• British news media face “super injunctions” granted to the rich and famous who fear extracurricular sex will be exposed in the infamously aggressive “kiss and tell” tabloid press. They bar anyone from publishing the name of the politician, celebrity, athlete, TV presenter or whomever who obtained the injunction. It also forbids reporting even that there is a super injunction granted.
Also, it prohibits the hookers and others who provided the now-embarrassing services from naming their johns or companions, although they can offer details that would make Bill Clinton’s playmates blush. They’re often paid for their stories and flattering photo spreads.
I don’t know what British lawyers for injunction-seekers charge, but clients aren’t getting their money’s worth any longer. Members of Parliament can name anyone on the floor of the House of Commons, injunctions be damned, and they do. The news media can report what is said in the House without penalty. Poof. There goes that secret. Twitter is another way to spread the word of who is supposed to be protected by the injunction.
In short, the injunction is good for minutes at the most. After that, it’s an invitation to spread the story.
• Garrison Keillor remembered Bob Dylan’s start as a composer, singer and guitar player. It wasn’t in New York. It was in a tiny Minneapolis coffee shop, the Ten O’Clock Scholar, in Dinkytown near the University of Minnesota. Keeler and I were on campus then, probably working for the Minnesota Daily or its literary publication, Ivory Tower. I sometimes helped Scholar owner Clark Batho when the place filled.
Somehow, I don’t remember Bobby Zimmerman/Bob Dylan as distinct from others who played there, backs to the front window, on tall stools. Some were so awful we asked them to leave or not come back. Of the various photos I shot in the Scholar, none seem to be of him. Oh well, another 15 minutes of fame lost.
I don’t remember Keillor either. He might have come after me at the Daily. Many of the Dylan bios refer to Dinkytown as a four-block musical scene. I remember Al’s Diner, Bridgeman’s ice cream, Totino’s pizza, and McCosh’s bookstore (“First Annual 10th Anniversary Sale”) and Century Camera a lot more than any musical critical mass. Maybe that came later, too. Keillor’s recollection came on Dylan’s recent 70th birthday during Writer’s Almanac on public radio.
• For-profit colleges/universities are suspected of recruiting unqualified students to get their government tuition grants or loan money. What’s that line from Casablanca?
Here’s where the news media fall down: What about public universities that recruit/admit certifiably unqualified students? Many leave after one year, in debt. Look at the freshman-to-sophomore retention rates. Look at programs meant to get unprepared and unqualified high school grads through their first year of college. Ask faculty members about students whose reading and writing skills are inadequate for traditional freshman comp courses. Ask why there is such a gap between high school achievement and college demands.
• Page one of The Enquirer’s Friday edition promoting Memorial Day weekend activities would be a finalist if there were a Pulitzer for sloth. The dominant four-column photo shows a young woman putting mustard on some sausage last year. Yup. Taste of Cincinnati 2010. Was there nothing to photograph among cooks preparing for Taste 2011, the event purportedly being promoted? Don’t blame the photographers. Individually and collectively, they’re talented. This lack of imagination could only exist higher up The Enquirer food chain.
• An Enquirer story said burglars broke into a Loveland business through a “secure” side door. Think about it. It obviously wasn’t secure. Which makes me wonder about “security guard” when the guard(s) obviously fail to provide security.
• Measles, once thought consigned to history in this country, is back. Federal authorities say it is being brought home by unvaccinated travelers, mostly from Europe, where a lethal epidemic exists. Especially at risk are infants deemed too young for vaccination. I’m waiting for someone to report the role of the campaign against vaccines, vaccination and the the MMR (measles, mumps, rubella) shot that is leaving more and more Americans — and especially children — vulnerable to the imported infection.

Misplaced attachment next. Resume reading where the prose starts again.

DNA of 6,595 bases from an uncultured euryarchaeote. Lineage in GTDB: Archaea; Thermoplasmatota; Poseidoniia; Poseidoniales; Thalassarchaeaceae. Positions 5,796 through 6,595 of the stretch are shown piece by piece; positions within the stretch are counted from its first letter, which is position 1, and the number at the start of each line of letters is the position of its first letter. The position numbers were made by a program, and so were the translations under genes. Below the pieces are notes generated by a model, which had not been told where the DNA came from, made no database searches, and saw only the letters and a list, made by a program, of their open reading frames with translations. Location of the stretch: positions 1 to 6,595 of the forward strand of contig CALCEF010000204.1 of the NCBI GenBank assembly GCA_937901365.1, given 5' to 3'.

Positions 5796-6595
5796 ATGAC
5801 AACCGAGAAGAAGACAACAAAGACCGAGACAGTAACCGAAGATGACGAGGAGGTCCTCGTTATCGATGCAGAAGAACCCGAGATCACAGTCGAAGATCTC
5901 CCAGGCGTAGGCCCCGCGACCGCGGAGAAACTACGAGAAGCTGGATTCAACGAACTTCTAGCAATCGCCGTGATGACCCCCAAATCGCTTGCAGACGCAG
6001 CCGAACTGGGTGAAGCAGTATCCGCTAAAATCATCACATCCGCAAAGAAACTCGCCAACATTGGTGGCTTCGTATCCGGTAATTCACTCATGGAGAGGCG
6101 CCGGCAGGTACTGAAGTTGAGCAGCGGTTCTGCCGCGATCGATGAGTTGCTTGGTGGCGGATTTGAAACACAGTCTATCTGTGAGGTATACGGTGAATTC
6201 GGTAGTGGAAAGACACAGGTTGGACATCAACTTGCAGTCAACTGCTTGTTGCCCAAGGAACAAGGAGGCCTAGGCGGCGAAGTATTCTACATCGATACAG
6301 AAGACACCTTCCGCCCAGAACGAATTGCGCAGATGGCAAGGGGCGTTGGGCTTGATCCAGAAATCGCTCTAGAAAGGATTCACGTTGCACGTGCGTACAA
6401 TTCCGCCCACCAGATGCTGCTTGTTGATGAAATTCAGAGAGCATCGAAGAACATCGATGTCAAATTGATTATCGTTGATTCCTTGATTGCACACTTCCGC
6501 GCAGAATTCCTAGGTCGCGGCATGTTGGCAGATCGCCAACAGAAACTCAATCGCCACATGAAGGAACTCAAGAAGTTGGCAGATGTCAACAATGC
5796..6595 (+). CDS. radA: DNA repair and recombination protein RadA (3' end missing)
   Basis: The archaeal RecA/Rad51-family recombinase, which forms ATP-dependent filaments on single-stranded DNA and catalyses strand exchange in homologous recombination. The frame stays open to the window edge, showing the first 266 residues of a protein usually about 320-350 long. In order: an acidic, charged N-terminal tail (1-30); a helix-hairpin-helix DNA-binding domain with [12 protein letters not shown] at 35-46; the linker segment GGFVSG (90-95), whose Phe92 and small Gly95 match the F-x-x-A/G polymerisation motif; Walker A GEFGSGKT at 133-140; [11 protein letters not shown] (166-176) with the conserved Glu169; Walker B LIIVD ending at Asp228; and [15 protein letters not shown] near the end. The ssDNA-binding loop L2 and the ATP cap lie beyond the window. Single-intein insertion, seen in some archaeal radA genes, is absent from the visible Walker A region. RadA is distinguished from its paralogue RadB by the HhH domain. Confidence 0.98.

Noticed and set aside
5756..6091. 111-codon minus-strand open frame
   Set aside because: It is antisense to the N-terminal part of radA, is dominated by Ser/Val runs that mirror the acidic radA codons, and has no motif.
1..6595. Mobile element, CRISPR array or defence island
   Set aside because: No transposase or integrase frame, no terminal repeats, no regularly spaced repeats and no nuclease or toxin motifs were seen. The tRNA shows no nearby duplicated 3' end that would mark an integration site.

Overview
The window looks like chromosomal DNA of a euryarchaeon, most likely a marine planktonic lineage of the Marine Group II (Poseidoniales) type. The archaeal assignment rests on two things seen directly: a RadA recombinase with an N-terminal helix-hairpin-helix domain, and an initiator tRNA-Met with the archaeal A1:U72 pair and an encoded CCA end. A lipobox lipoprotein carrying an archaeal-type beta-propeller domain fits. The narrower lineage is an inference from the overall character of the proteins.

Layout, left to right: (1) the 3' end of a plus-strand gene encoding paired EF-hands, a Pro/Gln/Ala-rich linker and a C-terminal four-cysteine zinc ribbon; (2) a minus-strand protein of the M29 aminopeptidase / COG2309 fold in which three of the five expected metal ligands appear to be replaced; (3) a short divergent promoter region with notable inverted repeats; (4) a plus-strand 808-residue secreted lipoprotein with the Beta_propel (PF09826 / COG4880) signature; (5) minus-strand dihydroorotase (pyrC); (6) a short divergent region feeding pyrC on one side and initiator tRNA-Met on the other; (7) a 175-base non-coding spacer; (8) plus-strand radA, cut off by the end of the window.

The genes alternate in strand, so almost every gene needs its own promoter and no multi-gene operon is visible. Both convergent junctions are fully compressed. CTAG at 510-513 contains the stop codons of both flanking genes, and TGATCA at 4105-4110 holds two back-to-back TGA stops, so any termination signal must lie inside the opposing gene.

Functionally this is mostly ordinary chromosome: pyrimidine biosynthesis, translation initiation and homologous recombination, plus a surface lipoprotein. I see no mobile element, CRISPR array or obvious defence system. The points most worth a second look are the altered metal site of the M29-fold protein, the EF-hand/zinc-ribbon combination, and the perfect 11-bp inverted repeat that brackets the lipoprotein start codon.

• Have you noticed the speed with which the blame is shifting for the E.coli infection in Europe? Bad as it is, the news media are part of the problem. Lacking skepticism, they jump to blame anyone that an authoritative source suggests may be the source of the bacterium. Ruin the Spanish cuke crop? Tough. Destroy an organic farm that provides bean sprouts? Tough. Ask why the Germans can’t find the source or why antibiotics may be a lethal response to the infection? Priceless.
• The story was weird enough without NPR’s screwup. A disturbed man walks into deep, cold California water and stands neck-deep until he falls (probably hypothermia) and drowns at a public beach in Alameda. Police and firefighters watch from shore. NPR reports that none of the officers or firefighters were trained to enter the water to stop the tall, heavyset man from killing himself. The usual political shit storm and self-serving statements by public officials followed.
How difficult would it have been for NPR to report that going into the water to prevent a drowning is a last, dangerous and discretionary option? Reaching out with a stick, a rope, or something else can be a first step. Or throwing something to help a floundering victim stay afloat. Or using a boat to reach the person in the water. All three presume the imminent victim doesn’t want to drown.
A last option, for a trained rescuer, is to go to the person in the water. Panicking, struggling victims can drown themselves and rescuers. It’s even tougher when a violent, hostile response is likely. Instead, NPR left us with an image of bureaucratic stupidity and cowardice among police and firefighters untrained for this kind of work . . . in an island community.
• Major news media reports continue to trickle in about organizations turning away from the discredited Heimlich Maneuver as a first response to near-drowning. The latest is The Washington Post. It reported that Northern Virginia regional parks authority was teaching the Maneuver to life guards; the next day, park authorities changed their policy and practice.
• Article 25, the new advocacy newspaper, came out as promised on June 1. It’s edited by Greg Flannery, former news editor at CityBeat and immediate past editor of Streetvibes. It’s $25/year by mail or $1/copy from a vendor.
It’s hard to characterize Article 25 beyond its “provocative news, independent views” promise. Flannery continues to urge readers to also buy Streetvibes. Article 25 is named for the entry by that title in the Universal Declaration of Human Rights. Typical of Flannery, he notes that the Declaration says people should be paid for their work; his contributors work for free. He’s not in competition with Streetvibes, but there is a great feature with photos by Jon Hughes of a local wedding of two homeless Cincinnatians.
And again, typical of Flannery, the story includes an account of the cold shoulder given to an uninvited homeless man who wandered into the ceremony.